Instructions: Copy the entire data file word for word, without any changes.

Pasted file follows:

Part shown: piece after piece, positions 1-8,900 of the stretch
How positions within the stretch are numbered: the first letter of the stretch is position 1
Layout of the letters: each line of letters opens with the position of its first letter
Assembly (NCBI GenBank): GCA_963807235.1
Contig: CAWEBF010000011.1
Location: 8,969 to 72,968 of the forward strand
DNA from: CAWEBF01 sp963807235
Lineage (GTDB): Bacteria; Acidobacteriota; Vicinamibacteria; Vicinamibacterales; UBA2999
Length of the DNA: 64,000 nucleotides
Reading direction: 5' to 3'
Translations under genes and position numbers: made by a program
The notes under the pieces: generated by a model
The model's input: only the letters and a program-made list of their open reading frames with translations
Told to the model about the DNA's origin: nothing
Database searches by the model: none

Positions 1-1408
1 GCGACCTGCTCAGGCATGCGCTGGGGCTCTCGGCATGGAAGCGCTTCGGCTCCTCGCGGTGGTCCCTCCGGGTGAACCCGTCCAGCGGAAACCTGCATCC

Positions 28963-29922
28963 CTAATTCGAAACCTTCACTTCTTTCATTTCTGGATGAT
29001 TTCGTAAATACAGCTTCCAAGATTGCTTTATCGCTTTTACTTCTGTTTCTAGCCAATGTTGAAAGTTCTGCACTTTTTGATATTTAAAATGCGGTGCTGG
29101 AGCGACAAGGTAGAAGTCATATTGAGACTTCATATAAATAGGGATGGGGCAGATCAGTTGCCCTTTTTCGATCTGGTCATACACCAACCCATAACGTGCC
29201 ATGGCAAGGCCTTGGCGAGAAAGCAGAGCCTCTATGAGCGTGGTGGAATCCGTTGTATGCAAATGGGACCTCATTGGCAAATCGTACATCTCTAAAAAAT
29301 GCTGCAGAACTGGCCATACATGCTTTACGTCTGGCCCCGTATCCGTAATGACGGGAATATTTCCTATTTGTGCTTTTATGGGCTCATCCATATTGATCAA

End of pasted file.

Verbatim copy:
Part shown: piece after piece, positions 1-8,900 of the stretch
How positions within the stretch are numbered: the first letter of the stretch is position 1
Layout of the letters: each line of letters opens with the position of its first letter
Assembly (NCBI GenBank): GCA_963807235.1
Contig: CAWEBF010000011.1
Location: 8,969 to 72,968 of the forward strand
DNA from: CAWEBF01 sp963807235
Lineage (GTDB): Bacteria; Acidobacteriota; Vicinamibacteria; Vicinamibacterales; UBA2999
Length of the DNA: 64,000 nucleotides
Reading direction: 5' to 3'
Translations under genes and position numbers: made by a program
The notes under the pieces: generated by a model
The model's input: only the letters and a program-made list of their open reading frames with translations
Told to the model about the DNA's origin: nothing
Database searches by the model: none

Positions 1-1408
1 GCGACCTGCTCAGGCATGCGCTGGGGCTCTCGGCATGGAAGCGCTTCGGCTCCTCGCGGTGGTCCCTCCGGGTGAACCCGTCCAGCGGAAACCTGCATCC

Positions 28963-29922
28963 CTAATTCGAAACCTTCACTTCTTTCATTTCTGGATGAT
29001 TTCGTAAATACAGCTTCCAAGATTGCTTTATCGCTTTTACTTCTGTTTCTAGCCAATGTTGAAAGTTCTGCACTTTTTGATATTTAAAATGCGGTGCTGG
29101 AGCGACAAGGTAGAAGTCATATTGAGACTTCATATAAATAGGGATGGGGCAGATCAGTTGCCCTTTTTCGATCTGGTCATACACCAACCCATAACGTGCC
29201 ATGGCAAGGCCTTGGCGAGAAAGCAGAGCCTCTATGAGCGTGGTGGAATCCGTTGTATGCAAATGGGACCTCATTGGCAAATCGTACATCTCTAAAAAAT
29301 GCTGCAGAACTGGCCATACATGCTTTACGTCTGGCCCCGTATCCGTAATGACGGGAATATTTCCTATTTGTGCTTTTATGGGCTCATCCATATTGATCAA